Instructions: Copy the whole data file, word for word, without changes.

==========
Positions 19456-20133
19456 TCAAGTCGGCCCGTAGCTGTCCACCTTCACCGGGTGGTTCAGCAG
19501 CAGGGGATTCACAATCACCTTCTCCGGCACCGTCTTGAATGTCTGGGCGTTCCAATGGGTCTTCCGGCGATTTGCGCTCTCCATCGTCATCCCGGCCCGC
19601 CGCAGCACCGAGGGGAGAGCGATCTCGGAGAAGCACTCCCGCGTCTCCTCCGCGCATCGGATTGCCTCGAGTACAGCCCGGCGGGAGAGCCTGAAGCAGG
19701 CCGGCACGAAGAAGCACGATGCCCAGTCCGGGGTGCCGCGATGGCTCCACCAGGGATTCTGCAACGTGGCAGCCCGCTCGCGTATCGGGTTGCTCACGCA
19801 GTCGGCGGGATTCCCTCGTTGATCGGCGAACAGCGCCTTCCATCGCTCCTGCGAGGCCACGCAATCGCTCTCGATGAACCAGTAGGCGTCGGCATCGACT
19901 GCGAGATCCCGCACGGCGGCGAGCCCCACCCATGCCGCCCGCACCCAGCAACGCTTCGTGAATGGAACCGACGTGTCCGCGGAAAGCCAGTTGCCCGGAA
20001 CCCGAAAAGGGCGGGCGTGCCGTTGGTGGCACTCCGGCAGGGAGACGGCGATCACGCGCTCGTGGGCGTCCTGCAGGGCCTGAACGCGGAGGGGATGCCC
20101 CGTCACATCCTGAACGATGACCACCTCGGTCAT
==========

Positions 19456-20133
19456 TCAAGTCGGCCCGTAGCTGTCCACCTTCACCGGGTGGTTCAGCAG
19501 CAGGGGATTCACAATCACCTTCTCCGGCACCGTCTTGAATGTCTGGGCGTTCCAATGGGTCTTCCGGCGATTTGCGCTCTCCATCGTCATCCCGGCCCGC
19601 CGCAGCACCGAGGGGAGAGCGATCTCGGAGAAGCACTCCCGCGTCTCCTCCGCGCATCGGATTGCCTCGAGTACAGCCCGGCGGGAGAGCCTGAAGCAGG
19701 CCGGCACGAAGAAGCACGATGCCCAGTCCGGGGTGCCGCGATGGCTCCACCAGGGATTCTGCAACGTGGCAGCCCGCTCGCGTATCGGGTTGCTCACGCA
19801 GTCGGCGGGATTCCCTCGTTGATCGGCGAACAGCGCCTTCCATCGCTCCTGCGAGGCCACGCAATCGCTCTCGATGAACCAGTAGGCGTCGGCATCGACT
19901 GCGAGATCCCGCACGGCGGCGAGCCCCACCCATGCCGCCCGCACCCAGCAACGCTTCGTGAATGGAACCGACGTGTCCGCGGAAAGCCAGTTGCCCGGAA
20001 CCCGAAAAGGGCGGGCGTGCCGTTGGTGGCACTCCGGCAGGGAGACGGCGATCACGCGCTCGTGGGCGTCCTGCAGGGCCTGAACGCGGAGGGGATGCCC
20101 CGTCACATCCTGAACGATGACCACCTCGGTCAT